11-10-2007, 12:08 PM
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Junior on Dusty: "All he has to do is put my name in the lineup every day"
Hiring of Baker pleases Griffey
By C. Trent Rosecrans
Post staff reporter
LOUISVILLE, Ky. - Friday night Ken Griffey Sr. awarded his son a cup of orange sherbet with sprinkles - the same reward he got as a youth when his team won a game.
There was no baseball game in Louisville on Friday night, but Ken Griffey Jr. was given the first Living Legend Award by Louisville Slugger, the makers of the bats Griffey has used throughout his entire 19-year major league career.
"It didn't matter if I went 4-for-4 or 0-for-4, if my team won, I knew we were going for ice cream," Griffey Jr. said in a montage shown before he was awarded the honor at the Louisville Slugger Museum.
The company honored Griffey for his accumulation of 593 home runs and 2,558 hits in his career - all with the same black model C271.
Griffey was introduced by his father. Griffey Sr. used the company's model S216 throughout his long career and passed his down to his son while the younger Griffey was in his short stay in the minor leagues.
"The best players got the best equipment, and I got them because of my father," Griffey Jr. said.
He didn't need his dad's connections long, as Griffey Jr. played only 129 minor-league games before breaking into the big leagues at 19 and establishing himself as one of the game's all-time greats. A 13-time All-Star, member of the All-Century team and 1997 American League Most Valuable Player, Griffey ranks among baseball's all-time leaders in home runs (sixth), extra-base hits (15th with 1,545), RBIs (17th with 1,701) and grand slams (12th with 15).
"I knew he was going to be something special when he was 13 and I couldn't strike him out," Griffey Sr. said.
The younger Griffey said he was happy about the Reds naming Dusty Baker as the team's manager, but thinks the move will do more for the Reds than it will him.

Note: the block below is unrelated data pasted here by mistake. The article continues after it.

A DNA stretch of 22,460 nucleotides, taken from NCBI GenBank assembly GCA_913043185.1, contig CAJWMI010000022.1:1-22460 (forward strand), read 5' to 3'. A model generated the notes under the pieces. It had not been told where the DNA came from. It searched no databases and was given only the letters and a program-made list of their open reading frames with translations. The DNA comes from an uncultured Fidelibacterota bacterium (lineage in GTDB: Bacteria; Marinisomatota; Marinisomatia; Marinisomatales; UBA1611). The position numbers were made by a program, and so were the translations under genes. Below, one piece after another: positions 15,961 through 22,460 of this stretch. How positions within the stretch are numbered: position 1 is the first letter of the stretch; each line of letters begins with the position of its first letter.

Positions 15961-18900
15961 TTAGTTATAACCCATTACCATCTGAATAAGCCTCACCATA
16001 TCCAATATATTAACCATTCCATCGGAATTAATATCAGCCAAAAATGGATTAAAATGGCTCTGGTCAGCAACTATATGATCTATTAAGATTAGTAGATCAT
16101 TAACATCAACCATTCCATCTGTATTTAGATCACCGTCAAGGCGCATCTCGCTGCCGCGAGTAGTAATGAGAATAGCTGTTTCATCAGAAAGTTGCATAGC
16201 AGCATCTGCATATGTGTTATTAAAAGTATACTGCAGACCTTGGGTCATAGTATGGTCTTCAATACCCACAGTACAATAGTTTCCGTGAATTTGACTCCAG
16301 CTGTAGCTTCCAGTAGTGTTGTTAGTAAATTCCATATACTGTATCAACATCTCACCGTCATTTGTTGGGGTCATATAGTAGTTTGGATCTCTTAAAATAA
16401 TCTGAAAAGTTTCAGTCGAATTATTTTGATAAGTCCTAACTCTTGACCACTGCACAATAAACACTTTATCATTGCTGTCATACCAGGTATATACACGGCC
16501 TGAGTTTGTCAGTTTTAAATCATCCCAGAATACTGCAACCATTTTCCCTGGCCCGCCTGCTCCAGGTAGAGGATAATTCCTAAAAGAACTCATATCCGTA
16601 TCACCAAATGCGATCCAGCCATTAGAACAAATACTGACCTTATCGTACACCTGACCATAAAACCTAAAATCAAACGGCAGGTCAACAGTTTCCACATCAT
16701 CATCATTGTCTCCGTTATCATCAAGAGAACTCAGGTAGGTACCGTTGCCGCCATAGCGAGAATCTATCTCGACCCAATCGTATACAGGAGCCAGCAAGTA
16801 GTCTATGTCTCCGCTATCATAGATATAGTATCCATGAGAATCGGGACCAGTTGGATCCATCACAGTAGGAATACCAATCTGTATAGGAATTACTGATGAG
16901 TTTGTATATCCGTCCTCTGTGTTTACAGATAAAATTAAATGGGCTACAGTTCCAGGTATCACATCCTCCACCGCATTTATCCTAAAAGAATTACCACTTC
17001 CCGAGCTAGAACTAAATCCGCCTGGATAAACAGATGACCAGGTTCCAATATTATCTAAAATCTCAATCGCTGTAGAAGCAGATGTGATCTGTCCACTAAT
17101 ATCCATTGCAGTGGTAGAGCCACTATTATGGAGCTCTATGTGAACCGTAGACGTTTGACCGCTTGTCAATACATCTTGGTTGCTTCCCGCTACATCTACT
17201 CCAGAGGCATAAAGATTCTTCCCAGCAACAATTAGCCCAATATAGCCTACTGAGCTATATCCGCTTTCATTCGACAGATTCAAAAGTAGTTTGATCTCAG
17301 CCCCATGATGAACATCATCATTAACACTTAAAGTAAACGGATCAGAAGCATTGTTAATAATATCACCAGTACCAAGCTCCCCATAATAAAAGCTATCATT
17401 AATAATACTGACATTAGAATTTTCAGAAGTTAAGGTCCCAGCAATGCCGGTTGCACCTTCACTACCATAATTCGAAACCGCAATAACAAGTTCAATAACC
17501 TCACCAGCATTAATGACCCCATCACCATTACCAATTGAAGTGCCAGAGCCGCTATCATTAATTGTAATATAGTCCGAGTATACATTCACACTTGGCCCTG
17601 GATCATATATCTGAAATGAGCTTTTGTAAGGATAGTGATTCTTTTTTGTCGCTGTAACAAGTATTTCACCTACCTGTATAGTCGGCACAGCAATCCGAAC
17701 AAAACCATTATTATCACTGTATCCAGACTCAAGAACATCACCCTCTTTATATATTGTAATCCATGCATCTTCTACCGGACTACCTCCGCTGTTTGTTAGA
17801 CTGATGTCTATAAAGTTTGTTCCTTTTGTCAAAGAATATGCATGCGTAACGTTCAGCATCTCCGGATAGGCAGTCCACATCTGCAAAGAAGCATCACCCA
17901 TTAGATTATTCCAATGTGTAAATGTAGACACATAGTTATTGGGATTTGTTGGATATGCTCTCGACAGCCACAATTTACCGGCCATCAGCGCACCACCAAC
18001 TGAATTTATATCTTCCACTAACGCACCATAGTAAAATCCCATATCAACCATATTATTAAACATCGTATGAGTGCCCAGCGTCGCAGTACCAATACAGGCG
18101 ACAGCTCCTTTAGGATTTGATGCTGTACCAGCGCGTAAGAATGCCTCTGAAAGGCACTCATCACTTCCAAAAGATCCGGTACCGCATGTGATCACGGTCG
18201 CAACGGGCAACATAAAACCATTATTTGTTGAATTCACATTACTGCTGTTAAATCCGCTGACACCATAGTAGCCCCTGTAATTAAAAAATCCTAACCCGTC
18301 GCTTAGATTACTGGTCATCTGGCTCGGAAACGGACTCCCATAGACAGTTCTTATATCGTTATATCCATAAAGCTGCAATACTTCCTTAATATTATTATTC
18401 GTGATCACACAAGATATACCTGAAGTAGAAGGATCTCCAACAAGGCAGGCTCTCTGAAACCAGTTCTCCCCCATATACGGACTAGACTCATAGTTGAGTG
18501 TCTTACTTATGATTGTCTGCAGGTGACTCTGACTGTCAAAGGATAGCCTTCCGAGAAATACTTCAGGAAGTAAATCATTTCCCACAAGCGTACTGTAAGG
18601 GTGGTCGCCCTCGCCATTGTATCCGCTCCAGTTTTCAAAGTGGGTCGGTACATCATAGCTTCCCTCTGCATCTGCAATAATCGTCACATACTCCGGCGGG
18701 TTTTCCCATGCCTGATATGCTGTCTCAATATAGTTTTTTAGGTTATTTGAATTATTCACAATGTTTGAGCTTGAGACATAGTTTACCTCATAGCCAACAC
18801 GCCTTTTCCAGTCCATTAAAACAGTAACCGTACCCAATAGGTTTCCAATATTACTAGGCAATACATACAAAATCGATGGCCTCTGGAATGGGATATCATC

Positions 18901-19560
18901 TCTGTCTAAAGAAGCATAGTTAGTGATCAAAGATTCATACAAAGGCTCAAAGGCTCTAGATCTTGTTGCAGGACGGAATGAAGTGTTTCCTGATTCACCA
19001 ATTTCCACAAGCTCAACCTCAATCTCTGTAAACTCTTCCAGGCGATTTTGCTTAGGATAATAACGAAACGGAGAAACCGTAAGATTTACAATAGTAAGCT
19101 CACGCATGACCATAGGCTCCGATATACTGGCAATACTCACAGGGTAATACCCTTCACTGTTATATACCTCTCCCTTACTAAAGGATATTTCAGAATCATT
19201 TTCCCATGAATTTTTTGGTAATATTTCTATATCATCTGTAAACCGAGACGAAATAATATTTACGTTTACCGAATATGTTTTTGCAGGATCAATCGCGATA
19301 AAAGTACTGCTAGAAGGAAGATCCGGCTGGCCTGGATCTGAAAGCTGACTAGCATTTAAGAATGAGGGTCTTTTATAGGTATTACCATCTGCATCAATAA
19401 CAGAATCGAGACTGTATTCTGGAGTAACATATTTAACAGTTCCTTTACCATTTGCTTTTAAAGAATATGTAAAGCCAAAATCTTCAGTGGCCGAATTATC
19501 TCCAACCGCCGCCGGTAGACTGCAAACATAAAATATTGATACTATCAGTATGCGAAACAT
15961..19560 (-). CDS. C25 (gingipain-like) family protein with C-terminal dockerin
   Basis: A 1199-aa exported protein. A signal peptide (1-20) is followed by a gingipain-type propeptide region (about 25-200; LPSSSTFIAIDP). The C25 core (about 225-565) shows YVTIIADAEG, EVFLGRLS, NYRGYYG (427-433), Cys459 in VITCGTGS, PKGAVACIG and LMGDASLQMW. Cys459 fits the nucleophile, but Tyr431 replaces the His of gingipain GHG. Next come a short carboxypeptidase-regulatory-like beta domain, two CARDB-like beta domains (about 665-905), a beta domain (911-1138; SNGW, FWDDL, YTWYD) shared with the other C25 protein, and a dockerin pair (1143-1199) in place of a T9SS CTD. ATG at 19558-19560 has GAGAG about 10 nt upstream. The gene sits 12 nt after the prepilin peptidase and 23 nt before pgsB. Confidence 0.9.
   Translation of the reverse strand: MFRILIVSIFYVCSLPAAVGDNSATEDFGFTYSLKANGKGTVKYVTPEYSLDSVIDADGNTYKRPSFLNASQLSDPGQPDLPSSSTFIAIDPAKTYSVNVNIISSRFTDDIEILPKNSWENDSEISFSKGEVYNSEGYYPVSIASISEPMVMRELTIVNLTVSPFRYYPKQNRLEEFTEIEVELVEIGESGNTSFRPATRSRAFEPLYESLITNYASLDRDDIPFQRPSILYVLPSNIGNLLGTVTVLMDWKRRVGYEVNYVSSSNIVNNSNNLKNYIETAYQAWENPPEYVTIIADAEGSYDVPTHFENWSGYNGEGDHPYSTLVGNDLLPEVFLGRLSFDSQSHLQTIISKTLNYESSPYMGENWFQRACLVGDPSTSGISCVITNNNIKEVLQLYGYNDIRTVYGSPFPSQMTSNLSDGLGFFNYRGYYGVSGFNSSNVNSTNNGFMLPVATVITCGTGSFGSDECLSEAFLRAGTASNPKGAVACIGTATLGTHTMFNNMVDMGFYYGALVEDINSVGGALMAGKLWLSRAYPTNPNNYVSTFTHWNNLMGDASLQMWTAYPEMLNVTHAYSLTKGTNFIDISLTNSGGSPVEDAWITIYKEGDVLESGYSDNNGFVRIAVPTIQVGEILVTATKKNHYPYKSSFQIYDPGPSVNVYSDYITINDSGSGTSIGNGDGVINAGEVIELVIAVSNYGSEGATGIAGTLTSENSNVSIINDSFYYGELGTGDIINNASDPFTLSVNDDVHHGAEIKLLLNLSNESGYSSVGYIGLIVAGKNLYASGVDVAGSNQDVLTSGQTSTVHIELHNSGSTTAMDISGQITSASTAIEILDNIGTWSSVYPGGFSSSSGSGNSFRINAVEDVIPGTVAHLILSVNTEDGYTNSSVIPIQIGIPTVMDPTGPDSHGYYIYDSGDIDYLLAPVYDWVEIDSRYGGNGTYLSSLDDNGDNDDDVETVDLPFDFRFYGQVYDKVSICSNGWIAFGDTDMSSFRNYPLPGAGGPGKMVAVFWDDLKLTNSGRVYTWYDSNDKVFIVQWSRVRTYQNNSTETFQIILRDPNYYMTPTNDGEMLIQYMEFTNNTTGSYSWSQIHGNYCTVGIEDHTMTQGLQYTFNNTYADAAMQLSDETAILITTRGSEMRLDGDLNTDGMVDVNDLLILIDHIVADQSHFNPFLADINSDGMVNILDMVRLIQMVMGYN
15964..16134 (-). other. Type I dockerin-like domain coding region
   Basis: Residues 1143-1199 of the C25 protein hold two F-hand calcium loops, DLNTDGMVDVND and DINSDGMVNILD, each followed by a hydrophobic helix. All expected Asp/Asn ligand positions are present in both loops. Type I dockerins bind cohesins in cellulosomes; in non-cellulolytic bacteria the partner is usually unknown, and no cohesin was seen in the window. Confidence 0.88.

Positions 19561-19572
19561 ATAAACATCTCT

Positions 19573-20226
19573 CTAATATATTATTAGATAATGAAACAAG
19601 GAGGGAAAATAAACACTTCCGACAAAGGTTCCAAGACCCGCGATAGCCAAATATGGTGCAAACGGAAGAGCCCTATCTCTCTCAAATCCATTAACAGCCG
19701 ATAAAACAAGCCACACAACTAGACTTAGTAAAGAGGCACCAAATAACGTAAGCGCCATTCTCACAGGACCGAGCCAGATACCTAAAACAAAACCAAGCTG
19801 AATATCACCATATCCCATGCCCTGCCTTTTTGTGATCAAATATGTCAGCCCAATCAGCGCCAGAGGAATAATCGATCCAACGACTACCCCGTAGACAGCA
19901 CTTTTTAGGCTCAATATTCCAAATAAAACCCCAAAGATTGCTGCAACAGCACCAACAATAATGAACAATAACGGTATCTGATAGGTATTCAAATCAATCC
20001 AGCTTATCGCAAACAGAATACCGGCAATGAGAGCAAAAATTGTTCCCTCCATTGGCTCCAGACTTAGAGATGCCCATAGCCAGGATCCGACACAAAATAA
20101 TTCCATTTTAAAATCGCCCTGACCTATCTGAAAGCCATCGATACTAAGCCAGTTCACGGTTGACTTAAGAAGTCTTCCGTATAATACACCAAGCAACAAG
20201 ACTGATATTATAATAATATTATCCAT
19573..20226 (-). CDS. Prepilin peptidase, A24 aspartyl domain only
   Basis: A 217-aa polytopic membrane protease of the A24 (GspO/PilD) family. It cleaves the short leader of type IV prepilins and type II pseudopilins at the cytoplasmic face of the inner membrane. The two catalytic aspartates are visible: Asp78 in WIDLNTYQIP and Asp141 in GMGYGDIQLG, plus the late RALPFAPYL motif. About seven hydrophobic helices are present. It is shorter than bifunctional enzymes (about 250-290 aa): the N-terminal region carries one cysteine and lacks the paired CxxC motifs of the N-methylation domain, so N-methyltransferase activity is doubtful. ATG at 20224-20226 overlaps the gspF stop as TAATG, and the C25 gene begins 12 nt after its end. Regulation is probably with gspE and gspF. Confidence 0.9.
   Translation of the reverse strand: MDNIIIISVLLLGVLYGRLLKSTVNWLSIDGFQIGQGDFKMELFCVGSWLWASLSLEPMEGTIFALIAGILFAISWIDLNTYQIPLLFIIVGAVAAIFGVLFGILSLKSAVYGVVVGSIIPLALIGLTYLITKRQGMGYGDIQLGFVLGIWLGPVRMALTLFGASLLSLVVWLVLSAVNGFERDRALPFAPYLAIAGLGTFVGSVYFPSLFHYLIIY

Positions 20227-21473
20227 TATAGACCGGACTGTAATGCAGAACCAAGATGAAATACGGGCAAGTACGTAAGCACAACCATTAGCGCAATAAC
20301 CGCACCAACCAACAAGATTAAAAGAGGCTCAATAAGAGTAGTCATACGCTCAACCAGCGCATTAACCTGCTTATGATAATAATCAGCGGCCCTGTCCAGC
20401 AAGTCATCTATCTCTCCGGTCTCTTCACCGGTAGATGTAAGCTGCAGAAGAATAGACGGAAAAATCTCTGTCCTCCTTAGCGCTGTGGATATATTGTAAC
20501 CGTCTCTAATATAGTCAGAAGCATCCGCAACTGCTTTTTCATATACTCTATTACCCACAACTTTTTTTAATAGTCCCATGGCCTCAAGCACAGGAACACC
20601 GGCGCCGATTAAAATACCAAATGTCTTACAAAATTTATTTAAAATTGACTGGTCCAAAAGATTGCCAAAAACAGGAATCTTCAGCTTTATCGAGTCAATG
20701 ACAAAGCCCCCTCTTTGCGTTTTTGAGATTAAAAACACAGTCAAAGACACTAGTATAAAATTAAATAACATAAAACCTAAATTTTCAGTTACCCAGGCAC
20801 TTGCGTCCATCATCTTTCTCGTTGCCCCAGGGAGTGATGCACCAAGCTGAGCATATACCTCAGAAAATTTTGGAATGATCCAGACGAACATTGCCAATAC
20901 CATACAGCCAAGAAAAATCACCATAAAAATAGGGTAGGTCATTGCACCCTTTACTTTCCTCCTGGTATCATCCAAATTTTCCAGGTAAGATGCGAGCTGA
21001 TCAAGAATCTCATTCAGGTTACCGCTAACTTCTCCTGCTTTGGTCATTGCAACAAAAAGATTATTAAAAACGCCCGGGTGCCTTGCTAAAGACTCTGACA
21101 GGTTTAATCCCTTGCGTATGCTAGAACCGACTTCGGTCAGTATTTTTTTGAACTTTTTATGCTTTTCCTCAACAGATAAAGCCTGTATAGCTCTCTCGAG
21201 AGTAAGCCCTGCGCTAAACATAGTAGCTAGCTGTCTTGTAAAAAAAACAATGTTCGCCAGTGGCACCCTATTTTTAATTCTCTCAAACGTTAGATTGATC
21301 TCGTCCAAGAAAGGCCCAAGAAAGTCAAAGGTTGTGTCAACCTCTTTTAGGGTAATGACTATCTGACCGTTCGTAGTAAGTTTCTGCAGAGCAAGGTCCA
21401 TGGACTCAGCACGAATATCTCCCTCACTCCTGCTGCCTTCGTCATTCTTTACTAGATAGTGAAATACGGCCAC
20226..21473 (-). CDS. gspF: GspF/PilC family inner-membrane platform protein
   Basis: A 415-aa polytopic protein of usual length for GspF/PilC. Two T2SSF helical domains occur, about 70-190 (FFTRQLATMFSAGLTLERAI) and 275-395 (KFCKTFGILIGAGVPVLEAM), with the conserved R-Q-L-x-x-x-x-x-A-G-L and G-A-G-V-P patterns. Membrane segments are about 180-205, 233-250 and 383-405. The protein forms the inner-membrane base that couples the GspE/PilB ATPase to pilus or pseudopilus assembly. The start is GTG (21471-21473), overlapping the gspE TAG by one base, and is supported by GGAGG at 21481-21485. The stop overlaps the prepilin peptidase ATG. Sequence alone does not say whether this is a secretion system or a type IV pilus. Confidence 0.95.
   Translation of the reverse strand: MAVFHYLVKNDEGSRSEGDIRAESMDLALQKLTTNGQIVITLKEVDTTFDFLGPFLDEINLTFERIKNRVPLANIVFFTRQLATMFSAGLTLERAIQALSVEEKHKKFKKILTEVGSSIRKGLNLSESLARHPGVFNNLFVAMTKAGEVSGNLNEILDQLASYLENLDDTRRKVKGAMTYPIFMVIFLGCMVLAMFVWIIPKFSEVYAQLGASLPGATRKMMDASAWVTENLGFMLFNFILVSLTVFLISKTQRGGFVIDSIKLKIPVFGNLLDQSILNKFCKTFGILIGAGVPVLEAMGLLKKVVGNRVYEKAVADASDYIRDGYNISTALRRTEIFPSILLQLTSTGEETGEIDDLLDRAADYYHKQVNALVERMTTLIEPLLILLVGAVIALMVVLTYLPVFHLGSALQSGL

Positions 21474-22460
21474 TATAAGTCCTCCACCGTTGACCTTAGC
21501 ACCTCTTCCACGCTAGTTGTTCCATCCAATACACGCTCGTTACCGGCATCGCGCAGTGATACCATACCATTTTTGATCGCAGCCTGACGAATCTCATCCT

"All he has to do is put my name in the lineup every day," Griffey said. "He's going to help this organization top to bottom. He's going to have an influence on the front office, the minor leagues and the entire Cincinnati Reds organization. It's going to be good for the city of Cincinnati to see what can happen with a big-name manager, something it hasn't had since Lou Piniella."
The elder Griffey was more excited about the move. Griffey Sr. played against Dusty Baker in the '70s and '80s and has been friends with him since their playing days.
Baker called Griffey Sr. during the interview process, but Griffey Sr. - who is now a special consultant to general manager Wayne Krivsky - didn't expect the Reds to hire Baker. Griffey Sr. gave Baker a rundown on the entire Reds organization.
When Baker was hired, Griffey Sr. was excited for the future of the organization.
"I'm excited with Dusty in charge," Griffey Sr. said. "He's going to get the most out of them. It's a great hire for the Cincinnati Reds."
Griffey Jr. had similar glowing words for the team's decision to pick up the option on fellow outfielder Adam Dunn.
"So many people complain about what he does wrong instead of what the man does right," Griffey said. "He goes out there every day and plays hard."
Louisville Slugger presented the award for the first time on Friday and plans to continue the award in the future. A possible future recipient of the award, Eddie Murray, was on hand, as well as Reds chief operating officer John Allen and director of media relations Rob Butcher.
When Griffey Jr. was asked what it meant to be considered a "living legend," his father answered before he could.
"It means he's old," Griffey Sr. said.
Griffey Jr. said he still wants to play, despite the fact he'll turn 38 this month.
"I'll keep playing as long as I'm having fun," Griffey said. "I still look forward to going to the ballpark every day and playing. I'm still having fun, it's not like work."